So, it was no surprise that she jumped at the chance of joining her older sister, Ally, in Leeds (England), who was already working as a housemaid for a doctor’s family. As luck would have it they needed a second girl and Ally put Peggy forward. I remember Peggy telling me how long that first journey felt, first taking the cattle boat, the Great Western, from Waterford to Fishguard (Wales) …. and then the long 10 hour plus train journey northwards through England to the industrial city of Leeds. Peggy recalled that she was as “sick as a dog” with sea-sickness….and Ally offering her fresh peaches to eat on the train didn’t help 😂. Forever after the sight of fresh peaches turned Peggy nauseous. 🤢
But, Peggy loved the excitement of being in post-war Britain. Although the war (WWII) had ended in 1945 (the year before Peggy arrived), rationing was still in place and surprisingly foodstuff such as tea was often more plentiful in Ireland. So anyone arriving from Ireland with fresh produce was welcomed. That first week they went to the Irish Club in Leeds and Peggy sang “The Rose of Mooncoin” to rapturous applause. Shortly afterwards, the doctor’s family relocated from Leeds to Llanishen, Cardiff. The house was a smaller house so Peggy wasn’t needed and therefore moved to work for the neighbours directly across the road, Cyril and Doreen.
Her tasks were light housework ….but mainly to look after and play with the three children starting with getting orange juice and cod liver oil into them each morning. They also had all the mod cons of the day, brought her on family holidays to Weston-Super-Mare and gave her a full day off on Wednesdays …. with 6 weeks paid leave home in Ireland each summer. With way better working conditions than she ever had in Ireland, Peggy was in her element!
It also helped my grandparents at home as Ally collected a large portion from Peggy’s fortnightly wages and wired it home with her own contribution every two weeks. Like many Irish families at the time, the money from overseas helped rear and educate the younger ones at home. It also gave the family a foothold in Cardiff and many of the younger family members followed Ally and Peggy to Cardiff when they came of age.
Travelling back to Cardiff in 2001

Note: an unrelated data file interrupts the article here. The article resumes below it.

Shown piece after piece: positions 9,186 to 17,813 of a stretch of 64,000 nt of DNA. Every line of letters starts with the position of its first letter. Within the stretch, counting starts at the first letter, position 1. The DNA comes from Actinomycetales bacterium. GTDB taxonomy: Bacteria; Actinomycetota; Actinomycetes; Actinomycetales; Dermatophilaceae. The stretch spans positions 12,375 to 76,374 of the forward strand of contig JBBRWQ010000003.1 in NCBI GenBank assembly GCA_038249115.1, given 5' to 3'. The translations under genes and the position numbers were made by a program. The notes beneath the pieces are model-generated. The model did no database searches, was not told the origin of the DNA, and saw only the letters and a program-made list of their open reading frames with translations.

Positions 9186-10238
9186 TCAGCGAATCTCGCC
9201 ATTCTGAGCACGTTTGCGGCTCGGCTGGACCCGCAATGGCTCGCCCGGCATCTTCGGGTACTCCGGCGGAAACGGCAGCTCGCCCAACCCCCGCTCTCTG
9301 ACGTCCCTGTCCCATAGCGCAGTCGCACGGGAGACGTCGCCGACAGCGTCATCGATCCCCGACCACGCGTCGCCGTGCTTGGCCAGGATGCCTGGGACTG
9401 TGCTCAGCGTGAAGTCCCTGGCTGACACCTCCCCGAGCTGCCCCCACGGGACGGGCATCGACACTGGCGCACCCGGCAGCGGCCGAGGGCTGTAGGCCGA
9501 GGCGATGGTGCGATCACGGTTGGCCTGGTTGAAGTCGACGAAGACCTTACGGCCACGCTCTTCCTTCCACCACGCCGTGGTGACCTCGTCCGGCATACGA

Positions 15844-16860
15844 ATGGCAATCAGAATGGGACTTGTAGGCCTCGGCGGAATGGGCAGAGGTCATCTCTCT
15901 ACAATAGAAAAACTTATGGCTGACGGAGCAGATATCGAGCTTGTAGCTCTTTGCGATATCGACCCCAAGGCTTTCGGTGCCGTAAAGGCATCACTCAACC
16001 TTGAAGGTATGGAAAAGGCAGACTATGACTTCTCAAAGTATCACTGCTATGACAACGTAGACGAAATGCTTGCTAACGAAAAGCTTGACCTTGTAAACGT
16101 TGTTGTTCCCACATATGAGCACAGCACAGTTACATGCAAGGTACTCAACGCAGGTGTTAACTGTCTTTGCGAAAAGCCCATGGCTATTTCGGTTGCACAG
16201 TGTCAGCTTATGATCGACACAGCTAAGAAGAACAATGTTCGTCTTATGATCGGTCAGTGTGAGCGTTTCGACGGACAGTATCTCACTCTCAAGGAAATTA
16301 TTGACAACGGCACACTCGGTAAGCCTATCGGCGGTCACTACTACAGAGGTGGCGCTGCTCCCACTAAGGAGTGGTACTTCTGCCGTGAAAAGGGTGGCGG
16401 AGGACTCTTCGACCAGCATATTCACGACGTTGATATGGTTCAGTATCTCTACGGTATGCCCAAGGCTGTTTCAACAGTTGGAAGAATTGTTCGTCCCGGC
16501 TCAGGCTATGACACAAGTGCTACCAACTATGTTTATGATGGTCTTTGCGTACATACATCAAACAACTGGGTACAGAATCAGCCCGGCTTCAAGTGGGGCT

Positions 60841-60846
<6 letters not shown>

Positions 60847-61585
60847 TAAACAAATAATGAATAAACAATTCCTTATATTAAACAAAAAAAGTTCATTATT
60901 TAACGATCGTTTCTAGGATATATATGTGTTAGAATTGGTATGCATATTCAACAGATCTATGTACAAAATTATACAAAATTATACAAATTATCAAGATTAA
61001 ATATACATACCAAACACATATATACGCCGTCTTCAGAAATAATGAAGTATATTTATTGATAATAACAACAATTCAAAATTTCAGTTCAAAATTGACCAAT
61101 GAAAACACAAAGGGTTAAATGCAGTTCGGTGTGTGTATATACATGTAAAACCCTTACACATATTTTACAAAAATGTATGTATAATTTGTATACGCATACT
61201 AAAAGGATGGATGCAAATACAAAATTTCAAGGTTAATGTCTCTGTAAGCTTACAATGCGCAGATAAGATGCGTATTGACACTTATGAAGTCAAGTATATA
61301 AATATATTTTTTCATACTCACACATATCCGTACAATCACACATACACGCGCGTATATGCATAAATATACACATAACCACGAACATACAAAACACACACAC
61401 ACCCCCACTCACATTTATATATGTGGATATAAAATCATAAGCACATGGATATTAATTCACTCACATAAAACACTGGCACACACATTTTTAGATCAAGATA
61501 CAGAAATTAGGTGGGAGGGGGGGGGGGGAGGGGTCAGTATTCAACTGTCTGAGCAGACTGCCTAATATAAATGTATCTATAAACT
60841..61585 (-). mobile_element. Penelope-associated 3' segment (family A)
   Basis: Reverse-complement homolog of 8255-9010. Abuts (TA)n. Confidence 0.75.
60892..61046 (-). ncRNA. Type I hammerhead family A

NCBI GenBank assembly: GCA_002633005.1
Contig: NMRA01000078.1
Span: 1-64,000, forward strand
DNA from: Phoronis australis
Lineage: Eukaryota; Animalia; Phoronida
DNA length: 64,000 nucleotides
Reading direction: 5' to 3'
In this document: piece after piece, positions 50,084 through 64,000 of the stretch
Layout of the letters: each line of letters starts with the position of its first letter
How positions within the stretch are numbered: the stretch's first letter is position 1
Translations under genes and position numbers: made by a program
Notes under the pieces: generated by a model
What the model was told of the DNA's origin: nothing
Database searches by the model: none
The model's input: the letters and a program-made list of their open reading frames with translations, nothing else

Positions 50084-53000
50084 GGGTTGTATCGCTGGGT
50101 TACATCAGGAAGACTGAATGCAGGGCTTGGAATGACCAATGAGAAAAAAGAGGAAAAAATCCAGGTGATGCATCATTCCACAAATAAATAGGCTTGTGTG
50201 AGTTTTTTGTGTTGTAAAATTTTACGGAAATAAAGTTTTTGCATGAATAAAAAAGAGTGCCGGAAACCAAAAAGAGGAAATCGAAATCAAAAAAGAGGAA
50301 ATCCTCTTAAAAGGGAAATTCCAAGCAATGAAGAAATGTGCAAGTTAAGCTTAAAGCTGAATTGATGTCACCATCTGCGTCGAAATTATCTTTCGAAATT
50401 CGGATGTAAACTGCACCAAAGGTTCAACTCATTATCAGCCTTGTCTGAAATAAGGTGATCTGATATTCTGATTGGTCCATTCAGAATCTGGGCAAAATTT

So, given all that history, I was really excited as we headed to Cardiff that August of 2001 as was Peggy. On that Friday night we took the 50 minute Ryanair flight FR882 from Dublin for the short hop directly to Cardiff. We had opted to stay the six nights in the then Jurys Cardiff hotel in Mary Ann Street (no longer there) although we had been inundated with offers to stay with several of the family. It was convenient for us as it was in the centre of Cardiff next to the St. David’s Shopping Complex and less that a 15 minute walk to Cardiff Castle, Roath Park and the Millennium Stadium.
The next day was Saturday and we went first to Queen Street but of course 50 years later it was a very different place from what Peggy remembered as it had been pedestrianised in 1974. Peggy recalled spending her first pay on a baby doll nightie from M&S, admiring herself in the mirror before bed….and sending the homemade one back home….prompting my grandmother to write and admonish her for “being too grand now to wear the one I made you!”
Meeting Family Again in Cardiff in Aug 2001
It started to pour rain but luckily we were saved by Aunty Cáit who brought us to her home and a gorgeous dinner complete with apple crumble. We returned another day to meet up with Aunty Cáit’s family: Mike (Cáit’s husband RIP) and my first cousins Maria, Catherine and Susan (and Susan’s boys Conor and Corey). We had a smashing day:
Aunty Norah and her husband Eric (RIP) acted as chauffeur for the time we were there; bringing us to Roath Park for Peggy to rekindle old memories. She loved seeing the lake again. We also explored the beautiful rose gardens:
Norah also invited us to a lovely dinner at their house and we got to meet again with my first cousins Debbie and Claire with their husbands Paul and Dave and Debbie’s children, Stephen and Rachel.
Norah also brought us to see my Uncle Johnny (RIP) at his home who had a spread of sandwiches and cakes laid out for us. Johnny was a year younger than Ally and a year older than Peggy and was one of the first to also emigrate to Cardiff after Ally and Peggy:
We also visited my Aunty Mary (RIP) at her home and had a lovely time there. We had all arranged to meet up later for a drink with my Uncle Danny (RIP) and his wife Breda and we had a great night of chat and laughter.